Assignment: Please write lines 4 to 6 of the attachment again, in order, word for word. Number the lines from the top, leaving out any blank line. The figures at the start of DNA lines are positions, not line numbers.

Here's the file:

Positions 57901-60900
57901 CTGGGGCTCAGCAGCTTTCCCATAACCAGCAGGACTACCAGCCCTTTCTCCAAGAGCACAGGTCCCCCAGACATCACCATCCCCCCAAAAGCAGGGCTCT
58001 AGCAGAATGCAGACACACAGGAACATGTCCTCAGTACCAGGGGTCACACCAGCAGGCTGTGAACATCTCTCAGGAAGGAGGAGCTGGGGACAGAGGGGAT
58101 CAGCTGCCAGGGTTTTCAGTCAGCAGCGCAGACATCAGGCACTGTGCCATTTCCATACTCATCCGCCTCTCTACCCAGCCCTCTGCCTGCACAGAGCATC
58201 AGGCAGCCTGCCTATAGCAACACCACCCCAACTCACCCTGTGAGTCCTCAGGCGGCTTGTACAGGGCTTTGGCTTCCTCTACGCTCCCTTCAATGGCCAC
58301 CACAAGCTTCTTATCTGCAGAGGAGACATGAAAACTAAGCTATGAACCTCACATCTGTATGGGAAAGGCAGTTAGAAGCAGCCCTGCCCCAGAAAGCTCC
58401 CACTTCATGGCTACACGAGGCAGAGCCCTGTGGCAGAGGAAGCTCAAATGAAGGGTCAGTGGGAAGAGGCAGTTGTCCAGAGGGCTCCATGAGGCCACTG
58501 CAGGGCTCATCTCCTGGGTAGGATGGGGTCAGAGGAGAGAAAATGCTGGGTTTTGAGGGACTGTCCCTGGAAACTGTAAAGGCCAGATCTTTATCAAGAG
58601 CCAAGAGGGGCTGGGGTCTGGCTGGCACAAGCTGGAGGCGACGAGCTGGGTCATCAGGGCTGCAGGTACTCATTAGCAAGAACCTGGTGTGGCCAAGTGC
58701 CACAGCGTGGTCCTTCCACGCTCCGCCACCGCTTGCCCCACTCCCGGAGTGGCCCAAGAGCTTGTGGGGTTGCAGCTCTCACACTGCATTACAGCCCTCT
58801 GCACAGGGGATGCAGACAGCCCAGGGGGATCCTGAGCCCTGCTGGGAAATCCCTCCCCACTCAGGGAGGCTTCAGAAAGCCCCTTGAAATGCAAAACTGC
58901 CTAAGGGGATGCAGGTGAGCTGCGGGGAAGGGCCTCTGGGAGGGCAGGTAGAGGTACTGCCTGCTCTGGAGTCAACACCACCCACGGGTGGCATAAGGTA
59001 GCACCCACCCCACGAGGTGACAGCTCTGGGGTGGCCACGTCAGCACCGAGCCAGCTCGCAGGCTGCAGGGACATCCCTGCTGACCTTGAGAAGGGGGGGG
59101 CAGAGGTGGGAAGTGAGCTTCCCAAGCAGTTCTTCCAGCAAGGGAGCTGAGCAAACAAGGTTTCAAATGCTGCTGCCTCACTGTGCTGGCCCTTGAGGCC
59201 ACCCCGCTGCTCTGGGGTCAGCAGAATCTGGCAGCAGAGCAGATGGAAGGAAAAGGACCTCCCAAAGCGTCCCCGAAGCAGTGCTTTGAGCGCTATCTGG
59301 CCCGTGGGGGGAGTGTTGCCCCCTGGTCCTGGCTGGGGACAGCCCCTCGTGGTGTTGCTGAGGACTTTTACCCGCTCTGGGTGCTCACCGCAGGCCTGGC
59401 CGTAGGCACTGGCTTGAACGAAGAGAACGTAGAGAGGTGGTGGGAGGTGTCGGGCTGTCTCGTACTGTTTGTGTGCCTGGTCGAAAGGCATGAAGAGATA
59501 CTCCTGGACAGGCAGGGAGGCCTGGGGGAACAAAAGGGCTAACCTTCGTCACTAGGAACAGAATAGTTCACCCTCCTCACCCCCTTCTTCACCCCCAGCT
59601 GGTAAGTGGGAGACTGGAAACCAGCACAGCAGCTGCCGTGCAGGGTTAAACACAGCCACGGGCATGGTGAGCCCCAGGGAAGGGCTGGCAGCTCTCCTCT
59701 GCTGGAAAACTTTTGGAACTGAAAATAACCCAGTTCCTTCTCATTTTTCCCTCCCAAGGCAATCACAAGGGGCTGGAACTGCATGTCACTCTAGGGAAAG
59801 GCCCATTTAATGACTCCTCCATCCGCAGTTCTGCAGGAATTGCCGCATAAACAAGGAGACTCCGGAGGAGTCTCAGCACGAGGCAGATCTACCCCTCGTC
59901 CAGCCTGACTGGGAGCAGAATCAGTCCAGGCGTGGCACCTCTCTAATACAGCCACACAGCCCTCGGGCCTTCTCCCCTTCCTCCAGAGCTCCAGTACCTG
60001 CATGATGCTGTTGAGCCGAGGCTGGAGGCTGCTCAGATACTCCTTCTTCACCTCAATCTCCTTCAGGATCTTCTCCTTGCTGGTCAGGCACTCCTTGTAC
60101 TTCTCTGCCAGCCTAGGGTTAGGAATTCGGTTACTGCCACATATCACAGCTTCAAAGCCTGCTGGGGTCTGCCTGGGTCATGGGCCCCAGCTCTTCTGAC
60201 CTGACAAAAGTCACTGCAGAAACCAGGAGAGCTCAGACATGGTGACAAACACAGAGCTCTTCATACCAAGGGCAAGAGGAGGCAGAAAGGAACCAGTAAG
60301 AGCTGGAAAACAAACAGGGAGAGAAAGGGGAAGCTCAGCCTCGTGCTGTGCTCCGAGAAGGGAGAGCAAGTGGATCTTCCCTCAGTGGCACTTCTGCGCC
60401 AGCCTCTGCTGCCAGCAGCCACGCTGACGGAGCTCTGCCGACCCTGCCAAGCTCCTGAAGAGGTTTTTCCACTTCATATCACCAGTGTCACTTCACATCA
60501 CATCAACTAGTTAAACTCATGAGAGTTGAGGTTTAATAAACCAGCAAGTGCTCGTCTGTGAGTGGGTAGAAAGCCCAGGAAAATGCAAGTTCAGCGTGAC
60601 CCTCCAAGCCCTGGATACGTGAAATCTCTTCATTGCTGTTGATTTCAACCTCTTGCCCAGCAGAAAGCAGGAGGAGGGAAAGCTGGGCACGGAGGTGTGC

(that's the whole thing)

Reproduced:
58101 CAGCTGCCAGGGTTTTCAGTCAGCAGCGCAGACATCAGGCACTGTGCCATTTCCATACTCATCCGCCTCTCTACCCAGCCCTCTGCCTGCACAGAGCATC
58201 AGGCAGCCTGCCTATAGCAACACCACCCCAACTCACCCTGTGAGTCCTCAGGCGGCTTGTACAGGGCTTTGGCTTCCTCTACGCTCCCTTCAATGGCCAC
58301 CACAAGCTTCTTATCTGCAGAGGAGACATGAAAACTAAGCTATGAACCTCACATCTGTATGGGAAAGGCAGTTAGAAGCAGCCCTGCCCCAGAAAGCTCC